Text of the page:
Those Southern rockers from Edmonton, Kentucky are back with their sophomore release “Folklore and Superstition“. The latest album from Black Stone Cherry was released by Roadrunner Records on August 18th, 2008. Straight from the back roads and hills of Kentucky, these guys know how to bring the rock with a Southern flare and a little spice of invention. As mentioned in a previous review, these guys formed a band out of the boredom of growing up in a small town. The hard Southern sound and attitude emanate from the pores of these guys with potency reminiscent of the edginess of Molly Hatchet and the down home mythical folklore of Lynyrd Skynyrd. This is my second helping of this Kentucky concoction of simmering rock hooks, classic rock riffs, and blues tinted solos, and it feels more their own than their debut release. Black Stone Cherry is still Chris Robertson on lead vocals and guitar, Ben Wells on guitar, Jon Lawhon on bass, and John Fred Young on drums.
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In a state more known for it’s famous horse race, baseball bats, and Blue Grass music comes a band that is blazing it’s own trail in rock music. Black Stone Cherry is from Edmonton, Kentucky and was formed in June of 2001. Edmonton is also home of the country music group Kentucky Headhunters who have more in common with the band than just sharing the same hometown. The band’s drummer John Fred Young’s father and uncle are members of the country rock band. Other Black Stone Cherry band members include Chris Robertson (vocals/guitar), Ben Wells (guitar/vocals), Jon Lawhon (bass/vocals). Their musical style is reminiscent of Southern rockers like Lynyrd Skynyrd, and Blackfoot with a heavier sound more like Zakk Wylde and Black Label Society. Their song writing tells tales of moonshiners, rain wizards, and families dealing with loved ones who go off to war. The band sounds familiar to some degree and yet it is hard to pigeon-hole them into a single genre. I would call it Southern, hard rock, butt kickin’ , alternative, anti-grunge. Let’s give it a listen.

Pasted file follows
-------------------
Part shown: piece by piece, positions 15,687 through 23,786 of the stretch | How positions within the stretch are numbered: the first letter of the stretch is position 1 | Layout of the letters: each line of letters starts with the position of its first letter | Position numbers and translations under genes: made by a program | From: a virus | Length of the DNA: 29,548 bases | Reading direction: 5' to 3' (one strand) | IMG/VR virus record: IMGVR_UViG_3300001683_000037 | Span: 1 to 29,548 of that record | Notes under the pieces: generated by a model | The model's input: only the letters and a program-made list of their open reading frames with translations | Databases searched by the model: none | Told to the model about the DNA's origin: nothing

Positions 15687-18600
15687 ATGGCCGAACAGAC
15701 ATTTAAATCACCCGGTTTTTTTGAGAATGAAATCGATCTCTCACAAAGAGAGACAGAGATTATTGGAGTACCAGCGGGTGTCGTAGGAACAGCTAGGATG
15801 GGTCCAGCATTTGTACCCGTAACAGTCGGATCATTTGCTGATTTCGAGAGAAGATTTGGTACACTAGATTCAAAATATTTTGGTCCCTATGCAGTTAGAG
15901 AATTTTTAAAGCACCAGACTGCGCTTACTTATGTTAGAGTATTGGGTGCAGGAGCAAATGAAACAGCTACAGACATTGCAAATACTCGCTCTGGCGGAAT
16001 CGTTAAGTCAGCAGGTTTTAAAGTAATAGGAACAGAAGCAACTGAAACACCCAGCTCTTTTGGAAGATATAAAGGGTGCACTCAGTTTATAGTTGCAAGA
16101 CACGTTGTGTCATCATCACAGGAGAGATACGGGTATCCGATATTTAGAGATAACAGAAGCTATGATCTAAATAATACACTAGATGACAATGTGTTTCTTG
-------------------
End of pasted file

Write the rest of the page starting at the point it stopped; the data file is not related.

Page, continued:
Considering the classic picture of Robert Plant and Jimmy Page, did you hear the buzz about Led Zeppelin reuniting for a tour? I guess Robert Plant doesn’t want to have anything to do with it. Let me digress a bit more. Lately I’ve been waxing nostalgic for the great rock bands and albums of by-gone decades. Some of the rock music albums released this year were really good, but not great in the classic sense. I even reviewed some of those new releases. Maybe it’s me, but why don’t I find any great rock music from bands like those of the 70’s. Bands like Rush, Yes, Foghat, Led Zeppelin, Aerosmith, Pink Floyd, Jethro Tull, Black Sabbath, or BTO? These bands were not flashes in the pan like most bands today. Some of these bands are even around today, and still making great music. Maybe those bands and their music just remind me of my youth? But I think something can be said of those great “classic” rock bands and the music they created. I run into teenagers and young adults (including two of our own) every day who are into those classic rock bands. Their music definitely has staying power. Enough said.